Niddy noddy

Saturday, September 19, 2009

felt making

There is a great felt-making tutorial over on Jasmine's blog.

And this is the latest hand-knitted and washing machine-felted (the easy way) bag which I'm selling on made4aid.



And finally - I am so neglecting this blog that i'm not sure anyone looks at it any more.... let me know if thats not the case?

10 Comments:

Blogger Shammickite said...

I definitely look at it, often! Just to see if there are any new creations that will inspire me to get out the knitting needles, or sewing machine, or paintbrush etc etc.

7:00 PM  
Blogger Shammickite said...

Almost forgot.... I want to ask you if there is a way to tell if a yarn is wool or not. There's always lots of unlabelled yarn for sale at my local charity shop, and I'd love to knit and felt one of these bags, but I think most of the leftover yarn is acrylic or at least not wool. Any ideas?

7:03 PM  
Blogger Jasmine said...

Great blog... And I blogger seems to be letting me leave comments again :) Thanks for linking my tutorial. I felt a bit of a fraud writing it as I'm so new to felt making. But its all a learning curve... :)

I love Lucille!

8:00 PM  
Blogger Dark Fairy said...

Thats a lovely tutorial, I am doing a step by step drop spinning for the next GoHandmade emag. Love fleece and fibres. i have made many large sheets of felt over the years, by laying up fibres on an old duvet and putting it in the washing machine. Love your blog Niddy noddyx

12:54 PM  
Blogger lettuce said...

shammickite - i wonder when you left this question? I so neglect this blog...

its a good question. There are burn tests which can help - if you burn a little bit of the yarn then you can usually tell at least if its natural or manmade.
Acrylic and other man-made fibres tend to leave a hard residue, whereas natural fibres like wool leave ash. (well except silk, which leaves a sort of bead but its easily crushed, not hard)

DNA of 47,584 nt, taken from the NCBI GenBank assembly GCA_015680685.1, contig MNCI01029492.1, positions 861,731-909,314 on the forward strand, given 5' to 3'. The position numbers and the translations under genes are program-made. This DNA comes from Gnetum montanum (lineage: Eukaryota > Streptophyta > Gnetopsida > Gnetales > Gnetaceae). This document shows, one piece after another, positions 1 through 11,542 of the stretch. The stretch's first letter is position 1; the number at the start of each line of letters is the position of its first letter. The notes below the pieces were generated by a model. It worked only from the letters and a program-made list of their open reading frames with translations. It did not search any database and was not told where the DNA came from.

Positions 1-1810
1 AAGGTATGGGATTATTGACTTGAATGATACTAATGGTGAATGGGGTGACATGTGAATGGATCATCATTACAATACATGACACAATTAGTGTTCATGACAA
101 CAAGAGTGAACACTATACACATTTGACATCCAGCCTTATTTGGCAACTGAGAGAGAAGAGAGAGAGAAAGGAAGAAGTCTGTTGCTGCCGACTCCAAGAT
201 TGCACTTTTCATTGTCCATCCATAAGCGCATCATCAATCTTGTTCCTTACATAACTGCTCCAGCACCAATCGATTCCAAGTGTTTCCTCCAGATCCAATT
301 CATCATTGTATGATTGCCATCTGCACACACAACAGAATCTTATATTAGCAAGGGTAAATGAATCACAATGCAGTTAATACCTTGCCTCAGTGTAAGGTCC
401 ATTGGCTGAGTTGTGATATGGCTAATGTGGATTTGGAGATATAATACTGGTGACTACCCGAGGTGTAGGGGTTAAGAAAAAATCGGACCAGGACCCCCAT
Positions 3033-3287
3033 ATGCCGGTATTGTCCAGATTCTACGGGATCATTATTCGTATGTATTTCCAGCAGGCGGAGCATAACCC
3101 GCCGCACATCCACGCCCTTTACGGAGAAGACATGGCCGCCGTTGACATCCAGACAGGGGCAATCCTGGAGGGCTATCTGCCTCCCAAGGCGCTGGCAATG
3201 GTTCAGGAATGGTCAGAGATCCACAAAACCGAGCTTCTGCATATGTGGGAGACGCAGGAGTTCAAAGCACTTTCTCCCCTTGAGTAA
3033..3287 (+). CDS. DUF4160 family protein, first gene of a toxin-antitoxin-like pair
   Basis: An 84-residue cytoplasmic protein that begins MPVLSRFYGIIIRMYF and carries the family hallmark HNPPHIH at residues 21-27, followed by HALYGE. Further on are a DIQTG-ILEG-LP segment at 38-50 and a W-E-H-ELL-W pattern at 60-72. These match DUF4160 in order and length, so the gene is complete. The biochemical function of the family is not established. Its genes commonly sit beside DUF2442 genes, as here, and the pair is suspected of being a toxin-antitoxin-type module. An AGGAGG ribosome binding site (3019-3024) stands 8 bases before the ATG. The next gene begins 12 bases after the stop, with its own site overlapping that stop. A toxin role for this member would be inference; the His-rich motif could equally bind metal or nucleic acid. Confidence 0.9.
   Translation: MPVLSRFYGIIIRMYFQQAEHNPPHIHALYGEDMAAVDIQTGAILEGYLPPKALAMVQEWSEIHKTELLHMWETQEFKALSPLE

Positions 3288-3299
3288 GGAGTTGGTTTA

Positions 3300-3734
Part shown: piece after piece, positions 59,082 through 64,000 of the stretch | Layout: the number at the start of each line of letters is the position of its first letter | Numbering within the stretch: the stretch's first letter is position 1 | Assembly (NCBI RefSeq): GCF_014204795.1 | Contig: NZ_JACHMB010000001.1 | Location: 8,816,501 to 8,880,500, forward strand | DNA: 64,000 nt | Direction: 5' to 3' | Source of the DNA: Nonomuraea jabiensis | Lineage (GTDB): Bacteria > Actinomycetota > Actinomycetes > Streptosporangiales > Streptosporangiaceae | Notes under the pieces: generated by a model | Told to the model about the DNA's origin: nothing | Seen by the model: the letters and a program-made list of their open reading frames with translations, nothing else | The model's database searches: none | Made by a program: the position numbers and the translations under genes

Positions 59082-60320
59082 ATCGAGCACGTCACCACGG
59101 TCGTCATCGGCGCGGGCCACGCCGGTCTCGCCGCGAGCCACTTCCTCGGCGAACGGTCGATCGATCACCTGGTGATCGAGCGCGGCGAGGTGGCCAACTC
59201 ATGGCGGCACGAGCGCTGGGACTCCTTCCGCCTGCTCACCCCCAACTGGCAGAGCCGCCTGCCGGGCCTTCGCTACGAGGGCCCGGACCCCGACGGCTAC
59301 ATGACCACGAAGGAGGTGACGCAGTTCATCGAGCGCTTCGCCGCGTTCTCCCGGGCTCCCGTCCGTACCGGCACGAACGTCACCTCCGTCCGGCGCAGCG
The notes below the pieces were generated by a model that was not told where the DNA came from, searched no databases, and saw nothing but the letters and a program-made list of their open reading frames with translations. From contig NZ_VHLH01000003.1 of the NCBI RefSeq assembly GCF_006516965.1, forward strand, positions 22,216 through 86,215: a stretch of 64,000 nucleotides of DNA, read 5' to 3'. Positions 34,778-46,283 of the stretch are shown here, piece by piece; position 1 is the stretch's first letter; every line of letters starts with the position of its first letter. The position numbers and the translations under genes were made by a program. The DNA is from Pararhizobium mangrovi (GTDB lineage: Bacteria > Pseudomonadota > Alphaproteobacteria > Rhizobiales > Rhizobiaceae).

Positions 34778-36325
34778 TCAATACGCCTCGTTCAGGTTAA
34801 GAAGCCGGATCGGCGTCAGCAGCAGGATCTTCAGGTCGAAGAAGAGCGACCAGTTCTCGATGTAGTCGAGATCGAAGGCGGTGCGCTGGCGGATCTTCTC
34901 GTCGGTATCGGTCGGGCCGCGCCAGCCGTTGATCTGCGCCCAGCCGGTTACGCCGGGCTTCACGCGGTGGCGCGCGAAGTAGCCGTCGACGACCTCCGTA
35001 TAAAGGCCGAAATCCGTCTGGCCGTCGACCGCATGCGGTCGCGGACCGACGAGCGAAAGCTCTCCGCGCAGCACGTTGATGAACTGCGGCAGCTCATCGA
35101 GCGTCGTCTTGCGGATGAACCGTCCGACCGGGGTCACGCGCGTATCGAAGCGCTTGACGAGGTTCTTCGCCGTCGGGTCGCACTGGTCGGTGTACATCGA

Wool doesn't burn ever so well - its quite likely to go out (unlike cotton or silk) and smells like burning hair.

Another way to tell is by the strength of the yarn, if you break a bit off. Wool will usually break fairly easily unlike acrylic or cotton or silk.


Mixes can felt fairly well - 70% or more I reckon is likely to be ok. And if I'm not sure but its a really nice yarn, I just knit a square and bung in the wash to see!

1:53 PM  
Blogger Shammickite said...

Thanks for the information... I'll be sure to carry a box of matches when I'm yarn shopping! But I don't think the local charity shop will really appreciate the smell of burning hair wafting through the air!!!!

3:37 PM  
Blogger Dark Fairy said...

I often check out your blog lettuce, thanks for the comment, love n light Chrisx

10:16 AM  
Blogger lettuce said...

jasmine you are not at all fraudulent, i LOVE your work

Hello Dark Fairy, nice to "meet" you

:-)

8:12 AM  
Blogger lettuce said...

haha Shammickite, no I don't think they would!

the main way I try to decide in charity shops is to break off a bit of the yarn...

8:16 AM  
Blogger 日月神教-向左使 said...

.................................................
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11:52 AM  

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